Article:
Assessing Trypanosoma cruzi Parasite Diversity through Comparative Genomics: Implications for Disease Epidemiology and Diagnostics

Pathogens. 2021 Feb 16;10(2):212. doi: 10.3390/pathogens10020212.


Chagas disease is an important vector-borne neglected tropical disease that causes great health and economic losses. The etiological agent, Trypanosoma cruzi, is a protozoan parasite endemic to the Americas, comprised by important diversity, which has been suggested to contribute to poor serological diagnostic performance. Current nomenclature describes seven discrete typing units (DTUs), or lineages. We performed the first large scale analysis of T. cruzi diversity among 52 previously published genomes from strains covering multiple countries and parasite DTUs and assessed how different markers summarize this genetic diversity. We also examined how seven antigens currently used in commercial serologic tests are conserved across this diversity of strains. DTU structuration was confirmed at the whole-genome level, with evidence of sub-DTU diversity, associated in part to geographic structuring. We observed very comparable phylogenetic tree topographies for most of the 32 markers investigated, with clear clustering of sequences by DTU, and a few of these markers suggested some degree of intra-lineage diversity. At least three of the currently used antigens represent poorly conserved sequences, with sequences used in tests quite divergent from sequences in many strains. Most markers are well suited for estimating parasite diversity to DTU level, and a few are particularly well-suited to assess intra-DTU diversity. Analysis of antigen sequences across all strains indicates that antigenic diversity is a likely explanation for limited diagnostic performance in Central and North America.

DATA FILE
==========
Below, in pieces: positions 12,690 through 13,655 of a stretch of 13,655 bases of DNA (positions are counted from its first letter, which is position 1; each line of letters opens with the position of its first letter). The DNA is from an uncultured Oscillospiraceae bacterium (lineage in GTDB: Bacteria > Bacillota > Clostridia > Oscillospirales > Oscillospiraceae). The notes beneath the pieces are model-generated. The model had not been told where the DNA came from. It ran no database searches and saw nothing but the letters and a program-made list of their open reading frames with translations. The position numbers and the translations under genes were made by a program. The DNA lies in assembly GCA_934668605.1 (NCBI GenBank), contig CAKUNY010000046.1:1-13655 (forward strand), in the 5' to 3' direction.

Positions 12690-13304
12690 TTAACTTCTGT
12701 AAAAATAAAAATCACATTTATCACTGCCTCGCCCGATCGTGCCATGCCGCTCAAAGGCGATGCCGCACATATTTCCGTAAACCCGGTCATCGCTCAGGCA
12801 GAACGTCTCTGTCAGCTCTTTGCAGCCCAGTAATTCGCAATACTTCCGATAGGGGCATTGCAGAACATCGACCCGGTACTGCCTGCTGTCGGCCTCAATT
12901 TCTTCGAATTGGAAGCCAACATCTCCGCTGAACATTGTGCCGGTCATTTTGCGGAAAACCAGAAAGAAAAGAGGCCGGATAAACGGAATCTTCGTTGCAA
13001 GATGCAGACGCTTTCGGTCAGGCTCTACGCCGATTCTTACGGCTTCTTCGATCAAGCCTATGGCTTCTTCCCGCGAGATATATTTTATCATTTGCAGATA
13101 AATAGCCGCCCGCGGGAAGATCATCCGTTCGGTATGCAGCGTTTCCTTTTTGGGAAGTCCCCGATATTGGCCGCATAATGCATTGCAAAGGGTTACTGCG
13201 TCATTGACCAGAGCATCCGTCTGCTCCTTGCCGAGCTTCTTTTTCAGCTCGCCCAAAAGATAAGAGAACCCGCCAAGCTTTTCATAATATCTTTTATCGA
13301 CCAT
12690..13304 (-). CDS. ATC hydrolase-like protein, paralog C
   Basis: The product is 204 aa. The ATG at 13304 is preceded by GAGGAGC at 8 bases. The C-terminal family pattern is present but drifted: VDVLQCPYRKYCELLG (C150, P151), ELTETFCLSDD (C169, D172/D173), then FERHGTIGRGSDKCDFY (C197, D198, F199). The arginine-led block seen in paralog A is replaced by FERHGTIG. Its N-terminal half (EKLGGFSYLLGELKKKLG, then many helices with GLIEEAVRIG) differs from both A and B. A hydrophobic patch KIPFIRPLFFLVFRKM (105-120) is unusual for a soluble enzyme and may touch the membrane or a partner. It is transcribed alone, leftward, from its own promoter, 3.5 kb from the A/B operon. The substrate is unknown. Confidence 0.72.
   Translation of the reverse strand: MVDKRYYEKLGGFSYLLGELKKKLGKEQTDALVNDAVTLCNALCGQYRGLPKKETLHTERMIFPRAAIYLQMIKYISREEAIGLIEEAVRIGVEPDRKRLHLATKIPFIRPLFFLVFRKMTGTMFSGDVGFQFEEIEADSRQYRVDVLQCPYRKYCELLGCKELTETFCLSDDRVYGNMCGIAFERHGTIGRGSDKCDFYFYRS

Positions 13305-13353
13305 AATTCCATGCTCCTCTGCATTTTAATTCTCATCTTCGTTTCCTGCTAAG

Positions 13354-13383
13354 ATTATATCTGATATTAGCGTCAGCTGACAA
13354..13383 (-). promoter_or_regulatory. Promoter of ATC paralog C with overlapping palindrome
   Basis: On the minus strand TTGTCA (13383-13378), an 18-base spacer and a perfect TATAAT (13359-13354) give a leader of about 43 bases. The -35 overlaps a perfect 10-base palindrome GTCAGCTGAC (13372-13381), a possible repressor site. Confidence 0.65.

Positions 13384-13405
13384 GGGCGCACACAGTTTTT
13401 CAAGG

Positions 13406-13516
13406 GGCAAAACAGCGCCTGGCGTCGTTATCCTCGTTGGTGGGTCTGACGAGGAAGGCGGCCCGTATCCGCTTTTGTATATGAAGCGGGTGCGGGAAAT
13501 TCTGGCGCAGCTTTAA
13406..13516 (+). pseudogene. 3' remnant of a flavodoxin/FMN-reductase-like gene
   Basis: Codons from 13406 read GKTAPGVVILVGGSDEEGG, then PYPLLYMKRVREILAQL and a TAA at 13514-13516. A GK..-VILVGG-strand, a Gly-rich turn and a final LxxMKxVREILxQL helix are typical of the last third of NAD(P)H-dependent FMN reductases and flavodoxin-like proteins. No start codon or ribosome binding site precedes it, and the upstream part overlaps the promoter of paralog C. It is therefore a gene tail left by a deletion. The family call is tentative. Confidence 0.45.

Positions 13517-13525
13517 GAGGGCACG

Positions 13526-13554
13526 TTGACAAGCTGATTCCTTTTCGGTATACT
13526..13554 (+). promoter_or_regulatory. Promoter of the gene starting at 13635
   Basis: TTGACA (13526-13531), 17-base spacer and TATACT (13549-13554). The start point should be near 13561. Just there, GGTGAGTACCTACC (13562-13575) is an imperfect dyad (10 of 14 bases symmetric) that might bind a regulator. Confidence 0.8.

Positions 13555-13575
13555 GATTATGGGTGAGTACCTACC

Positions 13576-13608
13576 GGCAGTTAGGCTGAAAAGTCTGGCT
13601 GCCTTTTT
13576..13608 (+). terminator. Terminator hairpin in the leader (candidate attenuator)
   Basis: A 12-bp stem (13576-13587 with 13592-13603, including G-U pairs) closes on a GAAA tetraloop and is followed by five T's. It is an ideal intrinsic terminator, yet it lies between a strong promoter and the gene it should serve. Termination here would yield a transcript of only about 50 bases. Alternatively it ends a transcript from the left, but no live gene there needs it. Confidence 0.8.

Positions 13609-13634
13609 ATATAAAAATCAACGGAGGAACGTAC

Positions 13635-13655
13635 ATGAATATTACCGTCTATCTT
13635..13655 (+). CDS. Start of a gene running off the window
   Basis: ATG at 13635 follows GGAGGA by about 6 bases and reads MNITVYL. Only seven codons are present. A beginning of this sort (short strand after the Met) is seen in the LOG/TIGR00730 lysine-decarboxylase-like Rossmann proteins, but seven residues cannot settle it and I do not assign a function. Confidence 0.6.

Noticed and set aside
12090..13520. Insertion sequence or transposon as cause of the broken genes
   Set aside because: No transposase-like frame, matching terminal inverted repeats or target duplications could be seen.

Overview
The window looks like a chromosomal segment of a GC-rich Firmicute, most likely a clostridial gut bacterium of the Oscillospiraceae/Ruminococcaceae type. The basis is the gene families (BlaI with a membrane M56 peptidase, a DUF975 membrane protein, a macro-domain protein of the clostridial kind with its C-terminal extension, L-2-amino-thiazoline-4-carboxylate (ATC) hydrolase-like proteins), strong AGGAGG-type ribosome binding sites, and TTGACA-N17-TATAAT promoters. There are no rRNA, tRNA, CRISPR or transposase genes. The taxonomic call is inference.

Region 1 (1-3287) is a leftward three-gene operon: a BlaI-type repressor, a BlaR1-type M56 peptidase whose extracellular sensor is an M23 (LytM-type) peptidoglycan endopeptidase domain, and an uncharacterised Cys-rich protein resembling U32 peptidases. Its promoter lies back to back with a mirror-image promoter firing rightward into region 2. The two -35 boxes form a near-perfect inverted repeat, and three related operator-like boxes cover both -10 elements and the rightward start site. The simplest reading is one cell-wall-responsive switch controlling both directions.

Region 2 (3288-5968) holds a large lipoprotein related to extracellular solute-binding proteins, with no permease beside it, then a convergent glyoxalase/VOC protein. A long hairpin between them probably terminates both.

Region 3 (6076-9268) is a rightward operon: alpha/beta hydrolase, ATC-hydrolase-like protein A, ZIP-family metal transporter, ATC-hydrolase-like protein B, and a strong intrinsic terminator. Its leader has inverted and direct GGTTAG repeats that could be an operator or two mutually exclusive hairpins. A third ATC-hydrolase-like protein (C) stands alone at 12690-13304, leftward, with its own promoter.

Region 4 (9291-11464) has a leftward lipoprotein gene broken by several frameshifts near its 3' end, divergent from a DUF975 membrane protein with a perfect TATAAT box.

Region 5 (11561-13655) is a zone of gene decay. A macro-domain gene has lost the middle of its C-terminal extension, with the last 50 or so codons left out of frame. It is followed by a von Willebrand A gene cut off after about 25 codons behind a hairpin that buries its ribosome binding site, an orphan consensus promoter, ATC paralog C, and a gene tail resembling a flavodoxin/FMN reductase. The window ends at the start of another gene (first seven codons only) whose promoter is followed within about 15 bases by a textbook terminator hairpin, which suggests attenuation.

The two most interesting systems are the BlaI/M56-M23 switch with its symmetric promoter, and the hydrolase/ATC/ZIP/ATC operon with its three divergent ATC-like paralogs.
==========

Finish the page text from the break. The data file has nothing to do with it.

Keywords: Chagas disease; Trypanosoma cruzi; antigen; polymorphism; strain diversity.